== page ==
This article was originally published in The Notebook. In August 2020, The Notebook became Chalkbeat Philadelphia.
For a second year, the District is inviting proposals from schools and their communities to overhaul neighborhood schools and reinvent high schools.
Monday’s announcement marks the kick-off of Round 2 of the District’s efforts to remake the city’s neighborhood schools into appealing, cutting-edge options tailored to Philadelphia’s mostly high-needs students.
"We do believe that this is a really important way that local school communities can engage in redesigning themselves," said Deputy Superintendent Paul Kihn.
Last year, the District approved four schools from among 16 applicants. How many does the District want to approve this year? "We’d love to have up to 10 to 15," said Kihn, but "it will depend entirely on the applicant pool."
Applications for redesign can be based on transformations led by teachers or school leadership, the concept of community schools, proposals from local organizations, or a category of "other." All neighborhood schools except Promise Academies are eligible.
The four schools that were chosen last year are currently in the one-year design phase of the process – Chester Arthur, J.S. Jenks, Carnell, and Tilden. All recently received a green light to relaunch this fall.
Three new innovative and open-enrollment high schools also opened last fall, funded with a grant from the Carnegie Foundation: the LINC, the U School, and Building 21. For this cycle, Kihn said, the number of new innovative high schools will be determined based on overall need and the budget for fiscal year 2017.
Ideal applicants, he said, would "have track records of launching good schools that meet the needs of what we call the historically underserved population of Philadelphia."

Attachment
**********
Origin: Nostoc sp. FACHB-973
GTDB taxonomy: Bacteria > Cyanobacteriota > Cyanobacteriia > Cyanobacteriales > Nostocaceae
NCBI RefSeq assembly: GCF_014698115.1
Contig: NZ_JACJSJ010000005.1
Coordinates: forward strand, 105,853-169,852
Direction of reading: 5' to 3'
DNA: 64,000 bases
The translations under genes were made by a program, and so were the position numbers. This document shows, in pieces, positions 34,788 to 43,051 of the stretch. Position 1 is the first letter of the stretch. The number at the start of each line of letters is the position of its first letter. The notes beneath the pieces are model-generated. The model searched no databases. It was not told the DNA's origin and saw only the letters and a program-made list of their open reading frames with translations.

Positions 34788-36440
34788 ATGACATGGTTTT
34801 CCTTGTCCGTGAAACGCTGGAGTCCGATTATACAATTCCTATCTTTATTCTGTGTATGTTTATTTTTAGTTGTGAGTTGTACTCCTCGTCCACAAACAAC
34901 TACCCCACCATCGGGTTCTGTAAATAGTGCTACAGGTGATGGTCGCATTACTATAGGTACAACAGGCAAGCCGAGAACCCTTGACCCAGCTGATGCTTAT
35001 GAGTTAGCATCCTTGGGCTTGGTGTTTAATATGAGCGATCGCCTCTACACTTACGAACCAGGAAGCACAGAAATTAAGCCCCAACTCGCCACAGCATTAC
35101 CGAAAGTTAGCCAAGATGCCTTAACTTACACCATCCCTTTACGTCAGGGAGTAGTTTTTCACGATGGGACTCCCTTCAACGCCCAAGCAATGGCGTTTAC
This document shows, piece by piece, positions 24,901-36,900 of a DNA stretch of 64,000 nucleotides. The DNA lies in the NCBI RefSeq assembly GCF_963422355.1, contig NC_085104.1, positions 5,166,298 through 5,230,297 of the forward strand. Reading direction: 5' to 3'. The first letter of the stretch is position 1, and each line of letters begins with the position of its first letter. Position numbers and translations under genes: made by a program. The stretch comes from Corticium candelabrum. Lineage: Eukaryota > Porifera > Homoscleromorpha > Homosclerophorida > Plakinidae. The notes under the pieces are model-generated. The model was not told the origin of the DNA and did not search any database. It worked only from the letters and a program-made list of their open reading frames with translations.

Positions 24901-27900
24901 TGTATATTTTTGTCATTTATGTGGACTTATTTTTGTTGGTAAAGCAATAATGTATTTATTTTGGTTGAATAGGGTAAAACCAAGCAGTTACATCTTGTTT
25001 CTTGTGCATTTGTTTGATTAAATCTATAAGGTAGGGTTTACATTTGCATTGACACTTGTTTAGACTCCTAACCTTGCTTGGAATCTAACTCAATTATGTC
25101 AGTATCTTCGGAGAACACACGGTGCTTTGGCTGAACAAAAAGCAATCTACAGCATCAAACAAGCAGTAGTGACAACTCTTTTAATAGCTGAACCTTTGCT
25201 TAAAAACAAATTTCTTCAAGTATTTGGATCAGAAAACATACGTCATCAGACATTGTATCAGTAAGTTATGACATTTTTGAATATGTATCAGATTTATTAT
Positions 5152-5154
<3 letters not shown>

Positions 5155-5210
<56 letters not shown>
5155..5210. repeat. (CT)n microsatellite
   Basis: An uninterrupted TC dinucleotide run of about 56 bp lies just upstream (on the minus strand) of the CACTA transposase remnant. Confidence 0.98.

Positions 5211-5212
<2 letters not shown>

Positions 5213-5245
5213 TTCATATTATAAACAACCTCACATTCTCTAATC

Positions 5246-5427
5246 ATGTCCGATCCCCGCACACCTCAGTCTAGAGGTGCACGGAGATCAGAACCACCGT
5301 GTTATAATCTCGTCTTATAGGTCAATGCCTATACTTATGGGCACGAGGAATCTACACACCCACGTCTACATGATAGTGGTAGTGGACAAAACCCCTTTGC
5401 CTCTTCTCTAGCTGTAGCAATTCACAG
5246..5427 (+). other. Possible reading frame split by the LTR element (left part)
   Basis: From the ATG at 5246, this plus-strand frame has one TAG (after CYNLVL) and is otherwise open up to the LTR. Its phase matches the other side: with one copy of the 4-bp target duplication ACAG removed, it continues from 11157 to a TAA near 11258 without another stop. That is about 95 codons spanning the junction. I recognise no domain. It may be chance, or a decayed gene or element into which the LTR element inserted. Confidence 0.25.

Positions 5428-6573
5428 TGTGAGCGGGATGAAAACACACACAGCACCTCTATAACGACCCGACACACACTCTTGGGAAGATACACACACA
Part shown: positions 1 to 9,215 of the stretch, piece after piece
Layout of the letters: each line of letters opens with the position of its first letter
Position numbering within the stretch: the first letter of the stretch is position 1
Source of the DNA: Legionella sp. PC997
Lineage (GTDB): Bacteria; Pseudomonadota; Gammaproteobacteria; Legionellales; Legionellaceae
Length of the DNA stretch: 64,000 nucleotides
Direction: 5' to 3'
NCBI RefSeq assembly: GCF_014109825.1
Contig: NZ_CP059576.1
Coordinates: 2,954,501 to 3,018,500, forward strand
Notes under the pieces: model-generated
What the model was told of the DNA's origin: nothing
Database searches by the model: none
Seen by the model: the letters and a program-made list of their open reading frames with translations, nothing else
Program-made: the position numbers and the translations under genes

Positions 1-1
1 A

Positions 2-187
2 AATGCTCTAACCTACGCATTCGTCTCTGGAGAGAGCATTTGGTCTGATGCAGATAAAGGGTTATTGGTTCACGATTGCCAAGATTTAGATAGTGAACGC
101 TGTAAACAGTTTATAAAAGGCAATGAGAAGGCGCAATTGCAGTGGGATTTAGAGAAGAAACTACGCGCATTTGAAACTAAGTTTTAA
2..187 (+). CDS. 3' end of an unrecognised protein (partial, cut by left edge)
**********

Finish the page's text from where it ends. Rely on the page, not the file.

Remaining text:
The track records for the first four redesign schools, though, is unknown.
Kihn acknowledged that research shows "it really does take about three years … to build a real track record for success." But he said the District didn’t want to "tread water" in the meantime.
"The approval process is focused enough that we have a degree of confidence that what’s being proposed will work," said Kihn.
He added that the program came at minimal cost to the District last year, because it was funded by a $300,000 grant from the Barra Foundation.
"It’s not a very expensive intervention. All of the money we used to do the design process with is grant funded. It was, in effect, free to the District."
Ryan Stewart, executive director of the District’s Office of School Improvement and Innovation, said the District is "in the process of seeking philanthropic dollars to fund additional teams," and whatever money remains unused from the Barra grant will go toward financing this second round.
Once the final recipients have been determined from among the applicants, schools will receive planning grants of around $30,000 and additional support for work in a design year. The new high schools would also receive additional operating funds after launch to support startup costs as a new grade is added each year. Final approval will be determined the following spring, and schools will launch the fall of 2016.
In a statement, Superintendent William Hite said that both initiatives are ways that the District can work with schools and communities while improving performance.
"These initiatives empower educators, ignite innovation, and foster community-based improvement efforts by attracting new talent and ideas."
You can find more information on the School Redesign Initiative or New District Innovation Schools at the Call for Quality School Designs website.
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